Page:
At Forty-Five

YESTERDAY was my forty-fifth birthday. ‘What! Only forty-five?’ I thought. It seemed to me that I must be twice that age. Not that I have a feeling of great decrepitude, but, rather, a sense of having passed through a period of time that could only be measured in terms of lightyears. No doubt it is a feeling common to men of my generation, and even more so to those of our fathers who are still living. Our lives cover changes so enormous that it seems incredible that we could have witnessed them.

Upon going to bed I lay awake for a long time, taking stock of myself, making an inventory of gains and losses, trying to decide whether, on the whole, I had reason to proceed on my way grieving or rejoicing. Casting up a balance, it seemed so definitely not on the red side of the ledger that I became suspicious of my reckoning. ‘There must be something wrong with my arithmetic,’ I thought; so I summoned my familiar demon, who will sometimes consent to be called into conference in the small hours of the morning. He perched on the footboard of the bed, his chin in his hands, his elbows on his knees, waiting for me to speak.

‘It seems indecent,’ I began, ‘for a man of forty-five to be as content with life as I am. I feel that I ought to be thoroughly dissatisfied with it. As a matter of fact, I am reasonably satisfied to be who I am, and what I am, and where I am; and, granted that I must always be the same person, if I were to have an opportunity to relive these forty-five years, although I would, of course, make a considerable number of changes, they would not be of such a character as to affect, greatly, the current of my life stream. What I should like to know is this: Is my content justified, or have I reached this advanced age without gaining any clear conception of what living, in my case, might have been?’

‘That seems to me a very foolish question,’ he replied. ‘What does it matter whether your content is justified or not? If you have it, that should be enough.’

‘But I have no desire to live in a fool’s paradise,’ I went on. ‘Show me the man I might have been if, at every crossroad I have passed thus far, I had taken the right turning.’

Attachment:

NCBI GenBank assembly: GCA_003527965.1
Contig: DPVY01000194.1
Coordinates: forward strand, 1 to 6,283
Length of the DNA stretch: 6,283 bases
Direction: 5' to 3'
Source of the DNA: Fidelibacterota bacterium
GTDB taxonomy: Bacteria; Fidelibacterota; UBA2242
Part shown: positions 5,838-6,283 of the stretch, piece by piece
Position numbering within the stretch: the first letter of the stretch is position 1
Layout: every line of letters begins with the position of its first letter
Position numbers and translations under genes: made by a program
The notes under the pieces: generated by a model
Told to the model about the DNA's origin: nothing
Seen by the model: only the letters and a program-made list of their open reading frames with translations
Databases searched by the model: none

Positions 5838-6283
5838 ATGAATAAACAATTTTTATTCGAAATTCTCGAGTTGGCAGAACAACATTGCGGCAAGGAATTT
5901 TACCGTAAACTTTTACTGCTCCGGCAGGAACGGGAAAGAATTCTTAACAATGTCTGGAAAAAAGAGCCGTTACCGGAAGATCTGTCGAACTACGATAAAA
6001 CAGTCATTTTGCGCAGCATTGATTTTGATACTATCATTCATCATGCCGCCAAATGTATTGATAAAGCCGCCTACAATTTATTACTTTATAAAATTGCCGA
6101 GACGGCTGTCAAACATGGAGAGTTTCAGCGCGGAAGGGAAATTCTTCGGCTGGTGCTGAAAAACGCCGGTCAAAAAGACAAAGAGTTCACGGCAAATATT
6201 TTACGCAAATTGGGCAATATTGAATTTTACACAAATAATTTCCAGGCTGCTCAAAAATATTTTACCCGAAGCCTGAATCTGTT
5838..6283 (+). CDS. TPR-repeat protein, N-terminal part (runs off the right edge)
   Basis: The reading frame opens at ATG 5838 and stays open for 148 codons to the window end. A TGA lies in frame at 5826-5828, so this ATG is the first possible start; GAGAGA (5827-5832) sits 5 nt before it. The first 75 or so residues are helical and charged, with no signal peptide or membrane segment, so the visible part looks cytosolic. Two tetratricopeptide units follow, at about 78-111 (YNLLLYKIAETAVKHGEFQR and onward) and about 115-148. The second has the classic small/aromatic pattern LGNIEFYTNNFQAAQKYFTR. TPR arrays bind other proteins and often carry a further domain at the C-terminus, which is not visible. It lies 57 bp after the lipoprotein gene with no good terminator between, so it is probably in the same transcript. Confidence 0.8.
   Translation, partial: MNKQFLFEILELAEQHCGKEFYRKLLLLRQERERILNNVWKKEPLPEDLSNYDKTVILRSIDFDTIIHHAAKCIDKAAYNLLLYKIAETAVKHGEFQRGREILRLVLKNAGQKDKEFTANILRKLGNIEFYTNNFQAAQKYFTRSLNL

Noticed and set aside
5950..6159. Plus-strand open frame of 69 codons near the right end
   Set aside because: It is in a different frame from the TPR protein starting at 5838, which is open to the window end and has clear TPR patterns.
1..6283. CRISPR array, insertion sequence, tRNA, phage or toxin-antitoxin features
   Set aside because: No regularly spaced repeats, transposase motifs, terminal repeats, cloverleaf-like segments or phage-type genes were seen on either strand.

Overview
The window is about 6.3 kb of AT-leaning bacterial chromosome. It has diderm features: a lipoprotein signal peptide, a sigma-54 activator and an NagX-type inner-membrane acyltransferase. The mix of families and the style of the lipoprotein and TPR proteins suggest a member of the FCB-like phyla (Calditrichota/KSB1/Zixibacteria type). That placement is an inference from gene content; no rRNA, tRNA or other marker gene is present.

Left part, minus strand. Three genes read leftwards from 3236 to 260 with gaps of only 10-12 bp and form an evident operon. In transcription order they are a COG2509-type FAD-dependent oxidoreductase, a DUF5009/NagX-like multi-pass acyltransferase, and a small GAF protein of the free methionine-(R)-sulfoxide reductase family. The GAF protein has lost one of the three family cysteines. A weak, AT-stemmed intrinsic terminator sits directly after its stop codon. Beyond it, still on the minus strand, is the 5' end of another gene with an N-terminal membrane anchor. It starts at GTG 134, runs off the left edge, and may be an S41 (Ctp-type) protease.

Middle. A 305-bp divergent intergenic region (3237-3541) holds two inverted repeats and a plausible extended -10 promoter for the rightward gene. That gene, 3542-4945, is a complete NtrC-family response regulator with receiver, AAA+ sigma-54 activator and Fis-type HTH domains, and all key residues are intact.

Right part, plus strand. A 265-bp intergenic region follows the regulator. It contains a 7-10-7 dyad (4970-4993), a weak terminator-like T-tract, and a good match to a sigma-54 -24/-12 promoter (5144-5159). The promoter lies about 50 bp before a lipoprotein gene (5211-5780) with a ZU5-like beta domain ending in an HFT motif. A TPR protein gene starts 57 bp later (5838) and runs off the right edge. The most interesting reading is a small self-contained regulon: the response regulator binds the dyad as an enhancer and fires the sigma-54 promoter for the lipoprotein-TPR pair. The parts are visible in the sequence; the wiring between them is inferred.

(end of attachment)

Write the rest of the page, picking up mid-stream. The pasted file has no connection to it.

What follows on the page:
He gazed at me in silence for a moment; then he said, ‘I don’t in the least understand what you mean.’

‘I don’t see how I can put it more clearly,’ I replied. ‘I wish to be shown the man I might have been if I had never made a wrong decision of importance; if I had made the most of every opportunity that has come to me; if, in short —’

‘If, in short, you had been Omnipotence Itself?’ he interrupted. ‘I am not of a high order of spirits, but I doubt whether Omnipotence could tell you that. Why do you suppose that such a thing as a wholly right decision could be made?’

‘There must be, in the realm of the abstract, a pure standard for judging such matters,’ I said.

‘And what has the realm of the abstract to do with you or me?’ he asked. ‘One thing is clear from these questions: for all your forty-five years you have by no means achieved the mellow wisdom suitable to a man of your age. One piece of advice I will give you: never be suspicious of happiness, nor question its validity. If you have it — good! What sort of familiar demon should I be if I were to tell you what seems to me to be the truth? Good night and good luck to you. I hope that your liver is in as excellent order this time next year’—and with that he vanished. A little reflection convinced me that I had been very properly rebuked.